In its decision, the Court of Appeal affirmed the trial court’s ruling that the level of exposure to a Prop. 65 chemical could properly be calculated by averaging exposures over time and over multiple products, rather than by using a maximum exposure from a single product on a single day.  The ruling thus clarified the applicable standard for determining whether potential exposures require Prop. 65 warnings, and increased the burden on plaintiffs to claim credibly that potential exposures require warnings.

While the Court of Appeal’s decision in ELF v. Beech-Nut, et al. is significant, it now must survive ELF’s Petition and potential review by the Supreme Court.  Moreover, the decision faces other threats that may reduce its impact even if the Petition is denied or the case is affirmed by the Supreme Court.

The ELF v. Beech-Nut, et al. Decision

In 2011, ELF sued the manufacturers and retailers of various foods intended for babies and toddlers to enforce Prop. 65.  It alleged that defendants failed to warn California consumers of harmful levels of lead in certain of defendants’ products.  After a bench trial, the trial court found in defendants’ favor, concluding that they had no duty to warn because they sufficiently demonstrated that the average consumer’s reasonably anticipated rate of exposure to lead fell within the regulatory “safe harbor” levels.  ELF appealed the judgment, arguing that the trial court erred in interpreting Prop. 65 so as to allow defendants to average lead test results over multiple lots, and to average the level of exposure over multiple days.  The California Attorney General filed an amicus curiae brief in support of ELF’s position.

The Court of Appeal affirmed the trial court’s ruling.  Specifically, the Court of Appeal found that nothing in the Prop. 65 regulations prohibited defendants from calculating exposure by averaging lead test results over multiple lots, instead of evaluating each lot individually, nor prohibited defendants from averaging the single-day lead exposure from their products over a number of days before comparing the exposure to the “safe harbor” levels.  It found that sufficient evidence existed to support defendants’ methodology of averaging test results across lots for a single product—noting that ELF’s expert relied on the same sample results as defendants’ expert—and that substantial evidence also supported defendants’ averaging of exposures based on the amount of lead to which a consumer was exposed over a 14-day period, despite the fact that lead is capable of acute toxicity.  In reaching its decision, the Court of Appeal rejected ELF’s contention that Prop. 65 prohibits defendants from calculating an average exposure over an extended period of time and then comparing it to the OEHHA “safe harbor” levels, but rather requires defendants to accept a single day exposure period (i.e., that a defendant cannot convert a single-day maximum exposure over the “safe harbor” level into an average exposure over an extended period of time).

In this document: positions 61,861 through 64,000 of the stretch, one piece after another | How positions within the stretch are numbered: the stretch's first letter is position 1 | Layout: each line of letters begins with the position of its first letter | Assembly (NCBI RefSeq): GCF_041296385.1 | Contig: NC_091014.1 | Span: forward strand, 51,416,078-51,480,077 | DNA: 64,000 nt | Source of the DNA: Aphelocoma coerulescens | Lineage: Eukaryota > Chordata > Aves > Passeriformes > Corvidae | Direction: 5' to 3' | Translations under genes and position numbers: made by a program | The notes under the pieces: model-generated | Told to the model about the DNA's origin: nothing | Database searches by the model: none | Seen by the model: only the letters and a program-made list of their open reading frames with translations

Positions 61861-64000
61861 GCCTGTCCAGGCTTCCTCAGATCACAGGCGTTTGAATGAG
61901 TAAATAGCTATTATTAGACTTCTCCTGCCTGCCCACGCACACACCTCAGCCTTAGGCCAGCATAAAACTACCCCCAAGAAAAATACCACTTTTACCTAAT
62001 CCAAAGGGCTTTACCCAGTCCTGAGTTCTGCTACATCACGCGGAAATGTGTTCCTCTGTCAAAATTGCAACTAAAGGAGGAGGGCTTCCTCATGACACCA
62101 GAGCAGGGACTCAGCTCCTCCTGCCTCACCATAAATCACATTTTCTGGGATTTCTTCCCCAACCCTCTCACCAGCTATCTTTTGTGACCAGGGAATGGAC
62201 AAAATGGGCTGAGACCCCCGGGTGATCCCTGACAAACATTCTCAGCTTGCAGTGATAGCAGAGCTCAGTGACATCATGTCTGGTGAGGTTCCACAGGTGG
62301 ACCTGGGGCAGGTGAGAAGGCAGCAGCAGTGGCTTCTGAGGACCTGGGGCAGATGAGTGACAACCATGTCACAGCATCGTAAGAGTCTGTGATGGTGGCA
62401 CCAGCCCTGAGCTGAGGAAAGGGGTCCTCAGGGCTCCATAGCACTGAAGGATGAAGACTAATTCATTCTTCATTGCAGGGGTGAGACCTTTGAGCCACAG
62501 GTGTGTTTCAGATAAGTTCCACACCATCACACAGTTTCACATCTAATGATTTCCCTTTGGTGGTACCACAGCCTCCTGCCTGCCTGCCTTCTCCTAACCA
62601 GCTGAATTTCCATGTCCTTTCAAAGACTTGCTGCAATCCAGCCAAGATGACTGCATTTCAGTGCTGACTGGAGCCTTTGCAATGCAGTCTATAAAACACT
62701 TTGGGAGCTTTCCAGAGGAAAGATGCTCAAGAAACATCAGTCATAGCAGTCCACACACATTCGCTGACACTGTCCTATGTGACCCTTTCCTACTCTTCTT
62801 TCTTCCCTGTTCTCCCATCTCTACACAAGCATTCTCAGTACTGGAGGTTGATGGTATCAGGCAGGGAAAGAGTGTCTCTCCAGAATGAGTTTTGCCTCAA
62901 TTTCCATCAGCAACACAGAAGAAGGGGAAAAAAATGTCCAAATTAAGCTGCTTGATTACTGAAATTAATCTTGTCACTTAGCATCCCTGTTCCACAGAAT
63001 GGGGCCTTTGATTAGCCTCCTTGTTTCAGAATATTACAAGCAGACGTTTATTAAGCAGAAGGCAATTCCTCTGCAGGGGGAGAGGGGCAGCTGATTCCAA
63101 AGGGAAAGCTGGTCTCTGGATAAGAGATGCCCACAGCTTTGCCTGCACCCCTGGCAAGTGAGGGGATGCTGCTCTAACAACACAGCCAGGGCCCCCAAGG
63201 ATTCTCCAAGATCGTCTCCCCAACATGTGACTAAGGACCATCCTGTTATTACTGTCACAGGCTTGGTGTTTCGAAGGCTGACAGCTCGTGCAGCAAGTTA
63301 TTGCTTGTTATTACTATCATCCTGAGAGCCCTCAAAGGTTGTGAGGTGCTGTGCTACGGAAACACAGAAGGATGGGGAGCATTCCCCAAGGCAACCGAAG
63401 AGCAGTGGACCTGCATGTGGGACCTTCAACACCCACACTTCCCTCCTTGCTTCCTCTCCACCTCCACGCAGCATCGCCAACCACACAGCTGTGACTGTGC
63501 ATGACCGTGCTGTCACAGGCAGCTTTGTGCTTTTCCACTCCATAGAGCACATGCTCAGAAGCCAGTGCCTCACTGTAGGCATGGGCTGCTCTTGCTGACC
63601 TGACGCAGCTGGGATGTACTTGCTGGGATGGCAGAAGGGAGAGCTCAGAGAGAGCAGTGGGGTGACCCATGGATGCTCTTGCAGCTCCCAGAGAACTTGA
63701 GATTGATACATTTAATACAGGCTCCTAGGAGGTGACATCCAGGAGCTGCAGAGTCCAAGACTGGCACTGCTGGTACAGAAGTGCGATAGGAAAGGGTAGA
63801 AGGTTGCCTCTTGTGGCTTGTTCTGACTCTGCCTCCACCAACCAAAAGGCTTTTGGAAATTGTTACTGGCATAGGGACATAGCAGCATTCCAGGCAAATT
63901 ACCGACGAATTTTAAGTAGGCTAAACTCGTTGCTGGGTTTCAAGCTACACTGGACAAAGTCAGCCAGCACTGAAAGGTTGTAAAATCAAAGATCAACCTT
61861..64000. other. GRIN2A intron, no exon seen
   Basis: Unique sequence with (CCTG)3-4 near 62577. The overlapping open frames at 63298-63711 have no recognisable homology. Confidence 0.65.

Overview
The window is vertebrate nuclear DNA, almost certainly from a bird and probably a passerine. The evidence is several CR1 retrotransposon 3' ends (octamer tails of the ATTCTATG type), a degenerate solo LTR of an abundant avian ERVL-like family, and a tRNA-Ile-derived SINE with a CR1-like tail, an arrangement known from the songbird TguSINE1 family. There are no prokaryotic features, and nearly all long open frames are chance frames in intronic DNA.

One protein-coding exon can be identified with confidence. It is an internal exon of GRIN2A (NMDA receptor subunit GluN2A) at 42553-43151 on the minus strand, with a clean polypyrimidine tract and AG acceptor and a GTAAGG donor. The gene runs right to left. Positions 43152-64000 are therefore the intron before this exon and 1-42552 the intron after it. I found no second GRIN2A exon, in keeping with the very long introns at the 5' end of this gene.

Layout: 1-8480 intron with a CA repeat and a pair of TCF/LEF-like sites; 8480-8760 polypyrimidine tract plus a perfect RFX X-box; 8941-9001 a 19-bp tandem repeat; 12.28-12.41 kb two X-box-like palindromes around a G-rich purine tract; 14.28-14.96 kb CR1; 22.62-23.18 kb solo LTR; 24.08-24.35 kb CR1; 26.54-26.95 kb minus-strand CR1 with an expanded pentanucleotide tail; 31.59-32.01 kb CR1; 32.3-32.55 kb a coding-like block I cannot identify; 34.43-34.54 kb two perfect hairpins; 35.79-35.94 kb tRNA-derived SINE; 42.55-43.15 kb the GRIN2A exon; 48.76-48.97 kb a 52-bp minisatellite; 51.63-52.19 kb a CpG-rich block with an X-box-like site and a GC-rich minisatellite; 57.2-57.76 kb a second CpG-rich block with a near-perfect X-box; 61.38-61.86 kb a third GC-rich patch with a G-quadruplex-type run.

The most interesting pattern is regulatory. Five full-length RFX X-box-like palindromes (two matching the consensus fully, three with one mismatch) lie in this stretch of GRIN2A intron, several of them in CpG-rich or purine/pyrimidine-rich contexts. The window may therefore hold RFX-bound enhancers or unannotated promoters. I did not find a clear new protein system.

Threats to the Decision

The ELF v. Beech-Nut, et al. decision may shield Prop. 65 defendants from claims based solely on a single test of a single sample by allowing defendants to calculate exposure based on average exposure over time (and based on test results averaged over multiple lots).  The decision, however, must survive several challenges before defendants may feel its impact.  Not only must it survive ELF’s Petition and potential review by the Supreme Court, but also proposed changes to Prop. 65 itself, as well as legal challenges to the relevant “safe harbor” levels.

On January 16, 2015, OEHHA formally proposed extensive modifications to the Prop. 65 warning regulations.  Because the proposed changes have yet to be adopted or implemented, it is yet to be seen whether OEHAA may attempt to expand the scope of the proposed modifications to address the ELF v. Beech-Nut, et al. decision.

Similarly, the impact of the ELF v. Beech-Nut, et al. decision may be limited with respect to alleged lead exposures by a recent challenge to the existing “safe harbor” levels for lead.  In Mateel Environmental Justice Foundation v. California Office of Environmental Health Hazard Assessment, No. RG15754547 (Alameda Sup. Ct. Cal. Jan. 13, 2015), plaintiff seeks a writ of mandate to compel OEHHA to invalidate the safe harbor for lead, arguing that there is no safe harbor for lead.  If plaintiff is successful, defendants in lead cases will no longer be able to rely on the ELF v. Beech-Nut, et al. decision to support their defense.

Conclusion